There will be a few more posts on Big Bend and then I'll update you with where I've been since leaving there. But that's dependent upon internet access. I'm a bit further behind with posts than usual - it's difficult finding internet access in remote locations!

Taken at Picacho Peak State Park.
The stereotypical image of an Arizona Sunset!

Wednesday, March 17, 2010

Big Bend :: Hot Springs Trail

One of the easier trails in the Rio Grande Village area is the Hot Springs Trail, which takes you three miles through the hills, canyons, and desert to, where else, Hot Springs! But when the river is high, like it was on this day, the Hot Springs are flooded. So, no relaxing in the springs when you get there! When the river is low, the water from the Springs runs clear and warm. The Springs were developed in the late 1920s. There was a lodge, store, and the Spring House where visitors would soak up the powers of the mineral hot springs. The foundation is the only thing remaining of the Spring House now. The lodge and store buildings still exist though they are no longer used.

The weather forecast was for temperatures in the low 60s so I put on a sweatshirt and nylon windbreaker, packed my little bag with “energy” food to eat along the way, grabbed some water, my hat and walking stick and was on my way.

The trailhead is on the opposite side of the Village, about two miles away, so I drove the van over. After passing through the grove of green cottonwood trees the trail started up. And up. It was uphill for the first 3/10 of a mile. And not just a gradual uphill slope, but steep switchbacks that I am sure have tested many a soul, mine included! As it turned out, this was actually the hardest section of the trail (as far as going uphill, anyways).

The view from the overlook, after you have navigated the first 3/10 of a mile, uphill. It sure seemed like more than 3/10 of a mile to me!

Probably about half way out, there were three hikers making the return trip. They were the first people I had seen since starting out. Of course, they said the trek was worth it. That's what everyone says about every trail it seems. A short while later when I looked back at where I had been, I saw another lone hiker coming my way. In an odd way, it was somewhat comforting to know that someone else was behind me.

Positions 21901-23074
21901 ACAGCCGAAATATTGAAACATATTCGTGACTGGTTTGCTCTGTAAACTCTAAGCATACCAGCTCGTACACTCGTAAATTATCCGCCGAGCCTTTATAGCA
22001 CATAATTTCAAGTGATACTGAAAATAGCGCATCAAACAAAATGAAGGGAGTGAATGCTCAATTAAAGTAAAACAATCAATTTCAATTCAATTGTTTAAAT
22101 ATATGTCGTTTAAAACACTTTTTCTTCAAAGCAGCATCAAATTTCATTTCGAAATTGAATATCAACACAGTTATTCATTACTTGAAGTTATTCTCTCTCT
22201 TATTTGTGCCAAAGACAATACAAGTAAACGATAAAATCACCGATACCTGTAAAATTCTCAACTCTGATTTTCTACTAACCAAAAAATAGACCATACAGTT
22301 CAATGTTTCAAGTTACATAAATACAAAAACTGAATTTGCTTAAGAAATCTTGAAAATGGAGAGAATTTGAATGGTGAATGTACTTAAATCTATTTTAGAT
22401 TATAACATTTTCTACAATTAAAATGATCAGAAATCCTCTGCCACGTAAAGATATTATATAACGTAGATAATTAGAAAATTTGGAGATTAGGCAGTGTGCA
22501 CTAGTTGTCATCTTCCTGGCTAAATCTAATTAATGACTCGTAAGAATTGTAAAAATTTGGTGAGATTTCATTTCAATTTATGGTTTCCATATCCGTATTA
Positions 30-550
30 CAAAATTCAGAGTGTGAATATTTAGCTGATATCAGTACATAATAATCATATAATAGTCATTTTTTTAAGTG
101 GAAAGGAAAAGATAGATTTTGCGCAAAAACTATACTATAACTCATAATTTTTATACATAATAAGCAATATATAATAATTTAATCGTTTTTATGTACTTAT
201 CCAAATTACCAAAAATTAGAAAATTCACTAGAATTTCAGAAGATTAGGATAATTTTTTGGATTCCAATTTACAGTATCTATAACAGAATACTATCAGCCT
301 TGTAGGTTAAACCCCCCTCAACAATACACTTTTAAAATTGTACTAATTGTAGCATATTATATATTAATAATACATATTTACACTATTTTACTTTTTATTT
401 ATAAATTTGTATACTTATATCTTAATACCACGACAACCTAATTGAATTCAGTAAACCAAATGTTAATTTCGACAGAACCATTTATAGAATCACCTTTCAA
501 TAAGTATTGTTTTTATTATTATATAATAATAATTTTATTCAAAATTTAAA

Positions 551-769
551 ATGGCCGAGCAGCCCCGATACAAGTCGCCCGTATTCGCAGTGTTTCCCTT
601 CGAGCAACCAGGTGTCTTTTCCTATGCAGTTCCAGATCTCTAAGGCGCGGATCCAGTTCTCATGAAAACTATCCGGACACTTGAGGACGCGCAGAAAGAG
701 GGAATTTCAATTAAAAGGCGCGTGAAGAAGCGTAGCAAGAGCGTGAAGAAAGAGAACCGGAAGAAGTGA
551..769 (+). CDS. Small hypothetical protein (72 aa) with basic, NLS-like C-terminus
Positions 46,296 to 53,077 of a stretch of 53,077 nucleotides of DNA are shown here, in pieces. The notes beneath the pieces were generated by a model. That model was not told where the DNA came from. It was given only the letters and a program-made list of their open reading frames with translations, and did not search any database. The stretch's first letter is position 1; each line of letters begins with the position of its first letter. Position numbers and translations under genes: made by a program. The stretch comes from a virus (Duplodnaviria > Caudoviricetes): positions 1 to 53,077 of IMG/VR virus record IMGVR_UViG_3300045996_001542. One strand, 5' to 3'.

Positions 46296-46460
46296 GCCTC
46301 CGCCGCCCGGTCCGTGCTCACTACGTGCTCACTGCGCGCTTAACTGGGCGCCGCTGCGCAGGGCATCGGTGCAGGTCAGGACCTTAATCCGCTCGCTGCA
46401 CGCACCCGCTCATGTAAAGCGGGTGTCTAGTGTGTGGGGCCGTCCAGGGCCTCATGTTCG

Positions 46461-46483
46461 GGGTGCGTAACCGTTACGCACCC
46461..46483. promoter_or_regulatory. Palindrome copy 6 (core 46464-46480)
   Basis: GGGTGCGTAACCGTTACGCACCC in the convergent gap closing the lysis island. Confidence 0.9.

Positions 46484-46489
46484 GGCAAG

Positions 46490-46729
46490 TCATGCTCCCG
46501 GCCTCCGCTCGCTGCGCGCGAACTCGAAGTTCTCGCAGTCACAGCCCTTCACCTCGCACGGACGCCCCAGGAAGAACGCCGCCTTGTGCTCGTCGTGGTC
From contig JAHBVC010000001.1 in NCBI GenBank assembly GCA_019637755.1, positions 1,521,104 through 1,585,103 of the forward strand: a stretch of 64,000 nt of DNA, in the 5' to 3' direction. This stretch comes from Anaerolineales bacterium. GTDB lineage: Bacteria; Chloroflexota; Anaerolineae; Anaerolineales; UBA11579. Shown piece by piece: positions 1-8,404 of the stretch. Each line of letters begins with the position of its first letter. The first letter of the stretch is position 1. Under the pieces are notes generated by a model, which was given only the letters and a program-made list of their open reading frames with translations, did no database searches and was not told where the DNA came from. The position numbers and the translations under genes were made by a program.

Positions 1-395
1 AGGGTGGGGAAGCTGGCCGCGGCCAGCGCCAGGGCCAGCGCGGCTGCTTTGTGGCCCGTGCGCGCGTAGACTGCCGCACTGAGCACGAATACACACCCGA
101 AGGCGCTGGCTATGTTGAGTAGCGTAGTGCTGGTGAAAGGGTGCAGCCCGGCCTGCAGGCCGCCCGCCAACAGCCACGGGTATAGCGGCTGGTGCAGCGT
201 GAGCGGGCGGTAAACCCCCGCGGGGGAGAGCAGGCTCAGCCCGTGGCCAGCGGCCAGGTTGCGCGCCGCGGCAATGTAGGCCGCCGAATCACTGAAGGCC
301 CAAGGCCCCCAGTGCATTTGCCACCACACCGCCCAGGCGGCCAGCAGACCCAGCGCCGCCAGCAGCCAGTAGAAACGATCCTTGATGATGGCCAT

It wasn't long before the lone hiker caught up with me. I'm a slow walker, stopping often along the way. His name was Larry and he was from Wisconsin. We chatted for a minute or two and then he was on his way. I'd see him every now and then, up ahead. About this time, it was getting hot. Much hotter, it seemed, than the 60 degrees that had been forecast. I had already taken off the windbreaker and was considering the removal of the sweatshirt. Instead I pulled up the sleeves. Oddly enough it was cooler with the sweatshirt on than with the bare skin exposed to the direct sunlight.

These were growing in what appeared to be solid stone, right on the edge of the canyon. They were about 8 inches tall.

The desert sometimes appears lifeless and barren, but it is really far from it. Life is all around if you just stop to look for it.

Up and down. Following the worn trail of dust and stones. It goes on and on. The Hot Springs are down there, down by the river. Close, but oh so far away!

Getting closer. The Hot Springs are just in front of that sandbar sticking out into the river.

Looking back. At where I'd been.

I heard someone yelling but couldn't make out what they were saying. It was Larry, the lone hiker. He waited until I caught up with him then told me that he had been trying to tell me about the huge spiral fossil in the path. But I had seen it.

The fossil was at least a foot in diameter. And it was right on the pathway. You can't help but step on it as you go down the trail.

Larry and I walked together to the end of the trail. There were picnic tables beneath the shade of a huge palm tree. Upon closer inspection, the tree was made up of five palm trees clumped together, it was amazing. Even more amazing is the fact that I didn't get a picture of it! Larry and I sat beneath that aged tree and ate our lunch. We talked about everything and about nothing. Soon he was on his way back. I stayed and rested for another fifteen minutes before leaving.